13The process of CPD is most commonly used for scanning EM and production of microelectronics. Consequently, the protocols suggested by the manufacturers or incorporated into automated procedures of CPDs are designed for those applications. Replica TEM, however, is more demanding in terms of sample quality. We adjusted the CPD processing to fully remove all traces of ethanol from the samples before bringing the CO2 to the critical point; this helps to eliminate minor artifacts that appear as a fusion of closely positioned filaments in the cytoskeleton. The CPD operation described here is applicable to manual CPDs, such as Samdri PVD-3D (Tousimis), which we use in the lab, or to semi-automatic CPDs switched to a manual mode of operation, e.g., Sam-dri-795 (Tousimis).

14Lower temperatures are acceptable, but the diffusion of ethanol from the samples will be slower, so that longer washing time is needed. Warming up the chamber till the ambient temperature is allowed if the outlet valve of the CPD is closed, and the CO2 remains pressurized and in liquid form. However, it is important to cool down the chamber back to 15°C before opening the outlet valve for purging out the ethanol–CO2 mixture.

15Letting the liquid level go below the samples will irreversibly damage them. On the other hand, too low a rate of liquid exchange is also a mistake. Adjust the outlet valve to get a steady-state liquid level, about halfway from the top of the holder to the top of the chamber. This will also make the liquid mixing more efficient. Although the shaking step sounds a bit amusing, it does make a difference by helping to remove the ethanol from the samples.

16Fast release of pressure may cause condensation of CO2 back to liquid state and ruin the dried samples.

17Conventional Scotch double-sided tape becomes too sticky in a vacuum, preventing the safe detachment of the samples after coating. To avoid this problem, sandwich the double-sided tape between the glued parts of two Post-It notes, with the sticky sides exposed.

18Humidity in the room should be below 35%; the 35–50% humidity level may be acceptable, but much caution and the speedy mounting of the samples is required; humidity >50% is not acceptable. Try to run a powerful dehumidifier in the latter case.

19If the evaporator is not equipped with a thickness monitor, the thickness of the coating may be adjusted in the preliminary experiments based on the amount of coating material loaded (for platinum) or used (carbon) for evaporation.

20To safely float a coverslip, grab it with the forceps from the top for parallel edges, lift the coverslip, and carefully place it onto the liquid surface, keeping it in a horizontal position. Practice first by placing a coverslip onto a clean solid surface. If the replica does not fall apart along the scratches, use the platinum loop to reach the replica from below, lightly touch it and pull or shake it to detach it from other pieces. Extreme care should be used not to ruin the replicas with these manipulations.

21Water has much greater surface tension than HF, which may cause severe replica breakage, if detergent is not added. Test the detergent concentration before applying it to the samples. An overdose of detergent causes shrinkage and drowning of the replicas. Stock solutions should be changed at least every 2 weeks. Old detergents leave contamination on the samples, looking like semi-transparent films between filaments. Household non-colored detergent, such as Ivory, works fine. Triton X-100 can also be used, but it should be changed more frequently.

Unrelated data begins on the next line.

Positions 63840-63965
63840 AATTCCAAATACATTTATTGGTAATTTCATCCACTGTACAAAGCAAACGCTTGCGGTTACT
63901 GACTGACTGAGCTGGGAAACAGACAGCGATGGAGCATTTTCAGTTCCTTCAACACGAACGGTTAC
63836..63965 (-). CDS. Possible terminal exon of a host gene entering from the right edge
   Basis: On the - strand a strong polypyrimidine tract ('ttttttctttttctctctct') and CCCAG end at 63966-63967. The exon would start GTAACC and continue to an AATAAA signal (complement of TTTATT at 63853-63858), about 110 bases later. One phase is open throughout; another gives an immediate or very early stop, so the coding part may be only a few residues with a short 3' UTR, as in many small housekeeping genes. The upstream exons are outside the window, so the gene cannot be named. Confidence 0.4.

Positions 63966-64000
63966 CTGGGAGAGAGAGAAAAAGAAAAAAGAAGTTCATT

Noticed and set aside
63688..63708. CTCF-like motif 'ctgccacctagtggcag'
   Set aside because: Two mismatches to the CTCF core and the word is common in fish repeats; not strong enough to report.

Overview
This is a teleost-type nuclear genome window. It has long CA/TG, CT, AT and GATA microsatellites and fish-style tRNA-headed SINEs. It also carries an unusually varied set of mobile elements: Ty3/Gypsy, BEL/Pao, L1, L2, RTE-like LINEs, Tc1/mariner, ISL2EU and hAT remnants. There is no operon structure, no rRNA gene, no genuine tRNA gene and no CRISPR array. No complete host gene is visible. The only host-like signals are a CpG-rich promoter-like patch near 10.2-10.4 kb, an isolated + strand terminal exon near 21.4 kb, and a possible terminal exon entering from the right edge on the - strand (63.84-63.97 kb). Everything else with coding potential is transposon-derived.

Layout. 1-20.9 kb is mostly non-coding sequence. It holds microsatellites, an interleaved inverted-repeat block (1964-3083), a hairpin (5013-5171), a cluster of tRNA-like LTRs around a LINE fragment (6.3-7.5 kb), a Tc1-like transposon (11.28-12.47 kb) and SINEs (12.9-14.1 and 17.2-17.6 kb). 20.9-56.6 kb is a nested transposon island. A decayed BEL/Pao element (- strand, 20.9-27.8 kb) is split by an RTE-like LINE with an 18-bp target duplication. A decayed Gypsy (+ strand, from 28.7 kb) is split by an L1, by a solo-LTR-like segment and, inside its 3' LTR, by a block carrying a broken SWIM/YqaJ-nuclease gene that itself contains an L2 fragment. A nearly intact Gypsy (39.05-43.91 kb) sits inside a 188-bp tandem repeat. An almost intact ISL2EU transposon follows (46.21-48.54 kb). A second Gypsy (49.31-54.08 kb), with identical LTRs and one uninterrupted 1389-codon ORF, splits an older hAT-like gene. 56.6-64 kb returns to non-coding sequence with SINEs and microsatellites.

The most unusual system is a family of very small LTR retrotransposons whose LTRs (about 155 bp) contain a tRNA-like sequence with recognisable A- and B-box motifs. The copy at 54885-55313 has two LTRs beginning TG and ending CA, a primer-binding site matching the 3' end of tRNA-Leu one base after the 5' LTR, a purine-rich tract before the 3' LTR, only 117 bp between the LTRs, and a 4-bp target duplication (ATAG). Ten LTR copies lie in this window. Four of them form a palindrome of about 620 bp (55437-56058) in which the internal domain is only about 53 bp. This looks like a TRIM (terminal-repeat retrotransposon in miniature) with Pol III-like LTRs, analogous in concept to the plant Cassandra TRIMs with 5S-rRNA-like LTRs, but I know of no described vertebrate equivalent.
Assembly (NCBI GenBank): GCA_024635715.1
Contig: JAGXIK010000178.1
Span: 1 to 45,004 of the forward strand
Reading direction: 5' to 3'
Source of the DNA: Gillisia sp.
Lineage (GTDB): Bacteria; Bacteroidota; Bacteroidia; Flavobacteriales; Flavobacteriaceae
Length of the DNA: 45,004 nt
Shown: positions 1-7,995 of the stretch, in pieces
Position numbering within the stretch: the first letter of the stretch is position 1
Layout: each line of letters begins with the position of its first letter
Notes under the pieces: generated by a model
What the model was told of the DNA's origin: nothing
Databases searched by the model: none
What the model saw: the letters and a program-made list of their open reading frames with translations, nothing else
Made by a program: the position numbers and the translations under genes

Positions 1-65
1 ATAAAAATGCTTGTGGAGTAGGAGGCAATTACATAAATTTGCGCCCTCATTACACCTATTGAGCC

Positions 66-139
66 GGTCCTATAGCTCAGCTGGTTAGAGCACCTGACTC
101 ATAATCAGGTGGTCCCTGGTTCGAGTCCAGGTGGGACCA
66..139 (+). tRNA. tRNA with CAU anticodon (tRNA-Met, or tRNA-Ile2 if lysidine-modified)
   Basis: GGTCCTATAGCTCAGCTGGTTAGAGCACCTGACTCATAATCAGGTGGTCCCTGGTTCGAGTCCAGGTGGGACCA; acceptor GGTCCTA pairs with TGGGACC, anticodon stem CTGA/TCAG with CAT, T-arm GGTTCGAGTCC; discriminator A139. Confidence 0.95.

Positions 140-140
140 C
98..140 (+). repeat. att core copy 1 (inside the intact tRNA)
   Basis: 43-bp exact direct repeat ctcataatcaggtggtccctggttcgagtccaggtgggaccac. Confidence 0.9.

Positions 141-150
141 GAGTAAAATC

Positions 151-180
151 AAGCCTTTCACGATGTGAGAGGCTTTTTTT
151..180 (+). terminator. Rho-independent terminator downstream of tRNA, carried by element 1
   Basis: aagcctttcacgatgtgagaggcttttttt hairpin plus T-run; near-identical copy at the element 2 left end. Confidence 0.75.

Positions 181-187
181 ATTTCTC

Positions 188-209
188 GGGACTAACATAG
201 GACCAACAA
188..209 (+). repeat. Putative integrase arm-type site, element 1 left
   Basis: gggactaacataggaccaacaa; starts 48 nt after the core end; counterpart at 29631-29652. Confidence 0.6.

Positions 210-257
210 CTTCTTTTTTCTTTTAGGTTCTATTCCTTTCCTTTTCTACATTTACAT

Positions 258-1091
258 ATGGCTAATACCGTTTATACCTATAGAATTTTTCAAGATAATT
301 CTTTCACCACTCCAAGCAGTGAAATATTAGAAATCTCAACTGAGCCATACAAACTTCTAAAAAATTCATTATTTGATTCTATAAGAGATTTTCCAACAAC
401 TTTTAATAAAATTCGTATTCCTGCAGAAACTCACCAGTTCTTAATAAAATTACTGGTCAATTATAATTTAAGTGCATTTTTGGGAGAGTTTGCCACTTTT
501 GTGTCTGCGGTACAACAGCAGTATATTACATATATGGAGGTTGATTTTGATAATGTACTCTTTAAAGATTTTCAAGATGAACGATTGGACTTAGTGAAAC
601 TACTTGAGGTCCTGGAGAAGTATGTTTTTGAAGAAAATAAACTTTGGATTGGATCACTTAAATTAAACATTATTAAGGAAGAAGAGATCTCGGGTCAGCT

22Sometimes, replicas appear to be repelled by the grid, making it difficult to establish the initial contact between a replica piece and a grid. Try to gently guide a piece of replica to the wall of the well to restrict its motility, and then pick it up. However, there is a danger of smashing the replica against the wall with this approach. In severe cases, use glow discharge to treat grids.

23The efficiency of staining may be improved if the cells are fixed with a lower (e.g., 0.2%) glutaraldehyde concentration before staining. For some antibodies that do not work after glutaraldehyde fixation, it may be possible to stain unfixed samples by incubating them with primary antibodies diluted in PEM for 10–15 min, then fixing with glutaraldehyde, and quenching and staining with a secondary antibody.

24Gold size of 10–20 nm is optimal for this technique, as smaller particles are poorly visible, and larger particles are too disruptive for an image.

25The coverslips can be mounted either inside or outside the dish, but inside mounting is more convenient at later stages, when the centerpiece of the coverslip needs to be cut out. For mounting, use a minimal amount of grease, just sufficient to seal the dish; excessive grease causes complications at later stages. Commercially available glass-bottom dishes have coverslips permanently glued to the bottom, which makes it difficult to remove them for EM processing.

26Cutting under water is more difficult than in the air; therefore, use a sharp diamond pencil and avoid glass crumbs.

27To reduce the effect of shaky hands, hold a razor blade with one hand with the sharp blade corner pointing down; stabilize the blade by putting the index finger of the other hand onto the blunt blade corner pointing up; rest the forearms on the table and the other fingers of both hands on the microscope stage and/or dish edges; keep the blade above the sample and find its unfocused image in the microscope; slowly bring down the sharp corner of the blade until it almost comes to focus; bring the blade corner to a region where a cut is to be made; under microscope control, bring it down to the sample and make a scratch.